Karl Marx’s brand of Communism, argued American politician and TV personality Jesse Ventura, was possibly the best for everybody as a whole. “But what he didn’t figure into was human nature, and that’s what corrupts it,” Ventura added. And this is the problem.
While people might think they want to share, while they believe they are the kind of people who want to spread the love, greed always creeps in.
Communism in Europe went largely by the wayside a quarter of a century ago, but the so-called sharing economy embodies all of the best parts of what a Communist ideology believes without, arguably, some of the worst.
It was a lovely idea. I have something you need, why should I not lend it to you? It spread like wildfire. AirBnB, the lynchpin of the sharing economy, began with the notion that people could rent out their spare room – or their sofabed – to like-minded people who were looking for somewhere cheap with that personal touch. The idea morphed into organisations matching those with a need with others offering ride-sharing, meal-sharing and parking space-sharing.
Of course, we live in a Capitalist economy. It was never really going to be for free. But initially, at least, prices seemed reasonable. Mates rates, if you will.
Yet gradually, greed on the part of the “sharer”, met by backlash on the part of all around them, began to encroach on altruism and the concept has, after just a few years, inevitably gone sour.
Uber is under fire from the London authorities after a number of years facing the wrath of angry taxi drivers perturbed that they are being undercut by the “gig economy” workers of the cut-price taxi firm and AirBnB is being attacked from all sides by residents and local authorities alike. Only Couchsurfing – set up by computer programmer Casey Fenton in 1999 when he booked a cheap flight to Iceland, but realised he had nowhere to stay – remains a non-pay-for organisation. However, even it turned from not-for-profit to for-profit a few years ago when it realised that its original model was not economically viable.
The most recent affront on AirBnB came from Edinburgh’s historic Stockbridge Colonies district, where residents fear a constant flow of holidaymakers is changing the unique community in which they live, as reported by Scotland on Sunday last month.
Of course, they are not alone. In recent years, cities across the globe have cracked down on AirBnB – and there is no doubt that its use has moved away from the original concept. Few still use it as a way to supplement income, like students renting out their pad for a few nights while they themselves are crashing on a friend’s floor in south-east Asia. Instead, it has become big business. In Scotland’s capital, there are tales of investors running around snapping up multiple properties in prime areas specifically to rent them through AirBnB and similar sites. Service companies have even sprung up around the concept, providing cleaning, changeover and management for those who are not present to service their own AirBnB – or have too many to manage on their own.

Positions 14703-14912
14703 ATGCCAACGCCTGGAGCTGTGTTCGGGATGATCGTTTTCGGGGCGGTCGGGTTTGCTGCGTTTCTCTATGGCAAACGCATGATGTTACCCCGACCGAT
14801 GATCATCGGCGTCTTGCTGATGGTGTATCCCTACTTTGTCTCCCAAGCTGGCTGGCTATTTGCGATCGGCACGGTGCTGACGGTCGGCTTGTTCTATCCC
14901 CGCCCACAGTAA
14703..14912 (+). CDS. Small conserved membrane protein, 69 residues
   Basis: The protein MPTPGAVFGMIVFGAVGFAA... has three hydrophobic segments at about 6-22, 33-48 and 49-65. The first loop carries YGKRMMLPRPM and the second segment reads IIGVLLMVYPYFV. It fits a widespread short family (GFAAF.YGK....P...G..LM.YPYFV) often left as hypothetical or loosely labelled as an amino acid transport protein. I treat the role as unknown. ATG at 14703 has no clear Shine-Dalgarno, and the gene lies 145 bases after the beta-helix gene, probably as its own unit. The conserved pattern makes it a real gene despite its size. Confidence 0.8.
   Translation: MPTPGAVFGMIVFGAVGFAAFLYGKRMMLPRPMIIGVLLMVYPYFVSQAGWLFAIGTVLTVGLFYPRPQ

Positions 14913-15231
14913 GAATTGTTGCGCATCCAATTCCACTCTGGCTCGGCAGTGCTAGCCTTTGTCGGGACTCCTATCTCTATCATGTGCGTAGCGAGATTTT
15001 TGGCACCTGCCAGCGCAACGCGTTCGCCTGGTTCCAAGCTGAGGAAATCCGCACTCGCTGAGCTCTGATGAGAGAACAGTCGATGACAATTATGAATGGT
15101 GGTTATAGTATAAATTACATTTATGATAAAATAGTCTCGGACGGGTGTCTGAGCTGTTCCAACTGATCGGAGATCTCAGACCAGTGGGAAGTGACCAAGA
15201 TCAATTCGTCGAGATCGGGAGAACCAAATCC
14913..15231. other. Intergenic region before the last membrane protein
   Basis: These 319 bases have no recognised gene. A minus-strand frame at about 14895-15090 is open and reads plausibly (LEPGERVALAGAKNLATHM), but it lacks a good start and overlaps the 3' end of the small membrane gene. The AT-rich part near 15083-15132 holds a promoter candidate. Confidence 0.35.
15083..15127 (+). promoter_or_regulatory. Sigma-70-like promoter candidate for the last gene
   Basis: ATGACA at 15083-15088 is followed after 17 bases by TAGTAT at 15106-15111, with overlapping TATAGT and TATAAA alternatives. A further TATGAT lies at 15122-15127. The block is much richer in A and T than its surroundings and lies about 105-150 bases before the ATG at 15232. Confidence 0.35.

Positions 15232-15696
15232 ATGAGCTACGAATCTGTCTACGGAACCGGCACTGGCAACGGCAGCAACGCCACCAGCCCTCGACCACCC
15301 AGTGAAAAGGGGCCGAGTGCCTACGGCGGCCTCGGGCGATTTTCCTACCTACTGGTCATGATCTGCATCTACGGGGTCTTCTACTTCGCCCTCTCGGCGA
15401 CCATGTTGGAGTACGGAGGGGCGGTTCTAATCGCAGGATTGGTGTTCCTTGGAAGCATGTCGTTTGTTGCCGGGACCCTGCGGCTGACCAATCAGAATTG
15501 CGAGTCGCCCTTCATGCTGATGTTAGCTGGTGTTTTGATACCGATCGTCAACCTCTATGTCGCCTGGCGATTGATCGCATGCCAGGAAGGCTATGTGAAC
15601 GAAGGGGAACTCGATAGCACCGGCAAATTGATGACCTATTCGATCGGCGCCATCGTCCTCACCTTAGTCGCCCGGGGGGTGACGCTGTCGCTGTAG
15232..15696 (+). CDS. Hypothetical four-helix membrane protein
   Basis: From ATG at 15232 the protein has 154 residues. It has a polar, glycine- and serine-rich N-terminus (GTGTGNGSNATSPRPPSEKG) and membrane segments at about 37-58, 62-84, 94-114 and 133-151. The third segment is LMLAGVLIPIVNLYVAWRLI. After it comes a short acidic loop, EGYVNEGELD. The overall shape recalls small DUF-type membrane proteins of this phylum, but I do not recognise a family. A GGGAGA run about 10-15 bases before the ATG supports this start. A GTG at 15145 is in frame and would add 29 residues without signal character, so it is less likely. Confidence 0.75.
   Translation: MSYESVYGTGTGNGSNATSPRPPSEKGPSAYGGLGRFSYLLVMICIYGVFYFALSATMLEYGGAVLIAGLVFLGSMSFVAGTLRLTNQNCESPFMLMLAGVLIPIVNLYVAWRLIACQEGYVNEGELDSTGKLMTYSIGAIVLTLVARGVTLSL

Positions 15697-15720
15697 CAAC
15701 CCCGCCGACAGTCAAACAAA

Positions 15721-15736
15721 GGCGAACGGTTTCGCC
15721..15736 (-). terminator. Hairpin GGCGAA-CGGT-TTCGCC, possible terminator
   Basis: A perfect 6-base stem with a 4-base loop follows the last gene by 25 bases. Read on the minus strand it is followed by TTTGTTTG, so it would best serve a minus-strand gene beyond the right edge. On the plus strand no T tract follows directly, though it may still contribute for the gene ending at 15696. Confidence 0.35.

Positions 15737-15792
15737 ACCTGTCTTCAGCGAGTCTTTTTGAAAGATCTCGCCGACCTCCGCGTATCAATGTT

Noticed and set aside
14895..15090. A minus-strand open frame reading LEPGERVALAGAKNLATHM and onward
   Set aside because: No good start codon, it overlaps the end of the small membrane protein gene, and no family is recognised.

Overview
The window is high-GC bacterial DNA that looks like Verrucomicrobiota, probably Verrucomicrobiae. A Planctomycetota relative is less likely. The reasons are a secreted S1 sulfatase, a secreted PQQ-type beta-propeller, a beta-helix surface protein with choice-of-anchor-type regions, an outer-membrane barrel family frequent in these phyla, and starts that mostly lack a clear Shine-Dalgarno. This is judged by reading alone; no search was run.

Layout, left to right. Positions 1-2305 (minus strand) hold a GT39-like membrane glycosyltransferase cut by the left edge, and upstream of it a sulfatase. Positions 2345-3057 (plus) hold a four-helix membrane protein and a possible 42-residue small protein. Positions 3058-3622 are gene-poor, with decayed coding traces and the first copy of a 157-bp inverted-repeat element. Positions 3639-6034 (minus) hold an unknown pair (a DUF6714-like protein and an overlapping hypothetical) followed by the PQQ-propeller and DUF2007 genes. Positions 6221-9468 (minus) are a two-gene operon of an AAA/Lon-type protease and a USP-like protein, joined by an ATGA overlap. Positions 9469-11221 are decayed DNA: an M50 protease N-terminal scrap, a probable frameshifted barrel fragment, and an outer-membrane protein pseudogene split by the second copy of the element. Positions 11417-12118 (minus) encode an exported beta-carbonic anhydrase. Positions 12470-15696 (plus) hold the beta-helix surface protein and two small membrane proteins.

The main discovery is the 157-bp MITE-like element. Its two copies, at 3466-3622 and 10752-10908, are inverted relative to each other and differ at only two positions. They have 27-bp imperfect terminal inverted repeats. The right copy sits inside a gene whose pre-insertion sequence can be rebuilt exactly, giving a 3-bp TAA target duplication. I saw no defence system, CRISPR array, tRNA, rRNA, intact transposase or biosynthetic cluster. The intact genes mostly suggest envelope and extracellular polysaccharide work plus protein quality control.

Certain cities and states have introduced a maximum number of days that a landlord can rent a property. Others have insisted that the AirBnB concept is taken to the letter, with the host present on the property on the night of the let, meaning that the short-term holiday let concept has been entirely banned.
The Scottish Government is currently reviewing the issues, taking into account the woes of community groups. It is not yet clear what their plans are exactly, but it is likely that some kind of restriction will be introduced. Across the world, there are various options which have been tried out.
In Amsterdam, there is a 90-day limit on rentals, meaning that people can legitimately only use the website for renting out their own home while they are away for short periods of time, not operating a buy-to-let, while Los Angeles is currently debating whether to restrict lets to 60 or 180 days.
Another option being mooted in Scotland is to make all people wanting to run a full-time short-term letting business register a change of use of the property, so the number of holiday lets in an area could be regulated. One thing we have to remember about Uber in the UK, of course, is that it is not a ride-sharing company at all – UK laws don’t allow it to be. In certain states in the US, where Uber began, literally anyone can be an Uber driver. You can switch on your virtual yellow light as you drive home from the supermarket, hoping to pick up a fare. In the UK, however, the company is little different to a private hire cab firm. Now it is facing backlash from authorities in London, who have refused them a licence to operate in the UK capital, where “to Uber” has become a verb.
The problem is that none of these “sharing economy” businesses have ended up where they began. Inate human greed has polluted the touchy feely, personal side of businesses which were set up with a strong person-to-person connection as their USP.
The ones that work well have expanded, become global entities, some with shareholders and chief executives and dividends. As a result, the public regards them as they do any other organisation trying to make money in their backyard – and expect them to be held to account.
If they do not like what these companies are doing, then they have a right to try to stop them. They are no longer a cottage industry which should be encouraged, an altruistic business model trying to carve out its own unique – and better – way in the world.
That is not to say there is anything wrong with these companies expanding and making a success of themselves. But as a consequence, they have to play by Capitalist rules.